The Court agrees with the defendants that this information is not relevant to the plaintiff's claims, nor is it likely to lead to relevant, admissible evidence. The defendants' misconduct in other situations involving other inmates would not be admissible to prove misconduct toward the plaintiff in his situation. Such information would be excludable as irrelevant under Fed. R. Evid. 402, or under Fed. R. Evid. 403 on the grounds of undue prejudice, confusion, and waste of time, or under Fed. R. Evid. 404(b)(evidence of other wrongs not admissible to prove character of a person in order to show action in conformity therewith). How the defendants treat other inmates in other situations does not show how they treated the plaintiff. Additionally, to allow such evidence would result in infinite "trials within a trial." Lastly, the court agrees with the defendants that the burden and expense of producing this discovery outweighs any possible minimal benefit it might give to the plaintiff. Plaintiff's motion to compel will therefore be denied.

Plaintiff's Motion to Appoint Counsel (d/e 44)

"There is no constitutional or for that matter statutory right to counsel in federal civil cases-only a statute that authorizes the district judge to request, but not to compel, . . . , a lawyer to represent an indigent civil litigant." Farmer v. Haas, 990 F.2d 319, 322 (7th Cir. 1993)(citations omitted); 28 U.S.C. § 1915(e)(1).

The question in determining whether counsel should be requested is: "'Given the difficulty of the case, [does] the plaintiff appear to be competent to try it himself and, if not, would the presence of counsel [make] a difference in the outcome?'" Zarnes v. Rhodes, 64 F.3d 285, 288 (7th Cir. 1995)(brackets in Zarnes), quoting Farmer, 990 F.2d at 322 (7th Cir. 1993). "Although a good lawyer may [do better than a pro se plaintiff], that is not the test, for if it was "'district judges would be required to request counsel for every indigent litigant.'" Luttrell v. Nickel, 129 F.3d 933, 936 (7th Cir. 1997), quoting Farmer, 990 F.2d at 322.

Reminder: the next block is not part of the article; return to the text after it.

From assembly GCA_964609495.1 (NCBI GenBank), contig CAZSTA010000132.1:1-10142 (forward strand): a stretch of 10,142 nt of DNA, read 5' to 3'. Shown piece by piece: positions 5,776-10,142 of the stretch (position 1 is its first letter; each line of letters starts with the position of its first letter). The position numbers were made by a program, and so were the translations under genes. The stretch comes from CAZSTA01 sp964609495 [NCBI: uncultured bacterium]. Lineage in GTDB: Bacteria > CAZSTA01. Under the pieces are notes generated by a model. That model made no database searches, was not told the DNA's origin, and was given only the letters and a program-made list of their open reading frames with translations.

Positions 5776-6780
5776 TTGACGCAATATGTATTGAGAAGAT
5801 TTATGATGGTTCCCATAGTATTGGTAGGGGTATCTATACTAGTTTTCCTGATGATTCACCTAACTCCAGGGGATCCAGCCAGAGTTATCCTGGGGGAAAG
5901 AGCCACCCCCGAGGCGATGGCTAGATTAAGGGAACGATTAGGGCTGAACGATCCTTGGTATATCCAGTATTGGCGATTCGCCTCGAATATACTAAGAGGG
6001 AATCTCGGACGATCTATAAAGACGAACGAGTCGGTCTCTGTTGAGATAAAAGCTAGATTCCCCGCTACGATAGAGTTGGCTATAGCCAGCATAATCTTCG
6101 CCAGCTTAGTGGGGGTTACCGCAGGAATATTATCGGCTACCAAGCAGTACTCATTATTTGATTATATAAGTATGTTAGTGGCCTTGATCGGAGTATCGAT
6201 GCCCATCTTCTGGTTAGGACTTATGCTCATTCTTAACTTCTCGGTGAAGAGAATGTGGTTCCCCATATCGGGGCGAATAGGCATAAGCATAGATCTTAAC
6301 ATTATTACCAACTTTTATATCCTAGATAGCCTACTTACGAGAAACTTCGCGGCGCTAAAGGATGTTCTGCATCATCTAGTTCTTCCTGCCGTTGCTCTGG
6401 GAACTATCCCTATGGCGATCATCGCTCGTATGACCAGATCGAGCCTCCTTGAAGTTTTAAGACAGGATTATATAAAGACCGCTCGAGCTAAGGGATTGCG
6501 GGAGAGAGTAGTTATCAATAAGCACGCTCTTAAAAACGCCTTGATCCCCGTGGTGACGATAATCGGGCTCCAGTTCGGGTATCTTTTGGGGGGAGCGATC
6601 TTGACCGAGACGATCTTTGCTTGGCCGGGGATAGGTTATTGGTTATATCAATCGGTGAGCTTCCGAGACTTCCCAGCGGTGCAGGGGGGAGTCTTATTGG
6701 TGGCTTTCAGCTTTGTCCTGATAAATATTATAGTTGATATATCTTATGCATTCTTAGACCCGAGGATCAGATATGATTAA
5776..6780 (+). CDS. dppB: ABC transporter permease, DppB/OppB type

The plaintiff appears competent to proceed pro se, given the relatively straightforward nature of the case. His filings display a literate command of language and an understanding of his case. His claim of deliberate indifference to serious medical needs might be established without expert testimony. Ledford v. Sullivan, 105 F.3d 354, 359 (7th Cir. 1997). He should have access to the doctor's orders that he have saline solution. Additionally, the plaintiff's medical need for that solution is arguably obvious, even to a layperson. The plaintiff can also testify personally to what he told the defendants, what he asked them for, how they responded, what happened to his eye as a result, and the pain, suffering and physical injury he experienced. The plaintiff's motion will accordingly be denied.


1) Defendant Hulick's original motion for summary judgment is denied as moot (d/e 21). The original was replaced by an amended motion for summary judgment.

2) Defendant Hulick's amended motion for summary judgment is denied (d/e 30).

3) The plaintiff's motion to compel is denied (d/e 41).

4) The plaintiff's motion to appoint counsel is denied (d/e 44).

5) The plaintiff's motion for an extension is granted (d/e 46), but only to the extent he sought an extension to serve his third set of interrogatories on the defendants. It appears that he has already served those interrogatories, obviating the need for further extension. (Def. Objections, d/e 48).

6) The defendants are directed to respond to the plaintiff's third set of interrogatories within 30 days of the entry of this order.

7) Sua sponte, the summary judgment deadline is extended to October 12, 2006.

6) Due to a calendar conflict, the jury trial is rescheduled to April 18, 2007 at 9:00 a.m., before the Court in Urbana, Illinois, 201 S. Vine Street. The proposed final pretrial order is due March 6, 2007.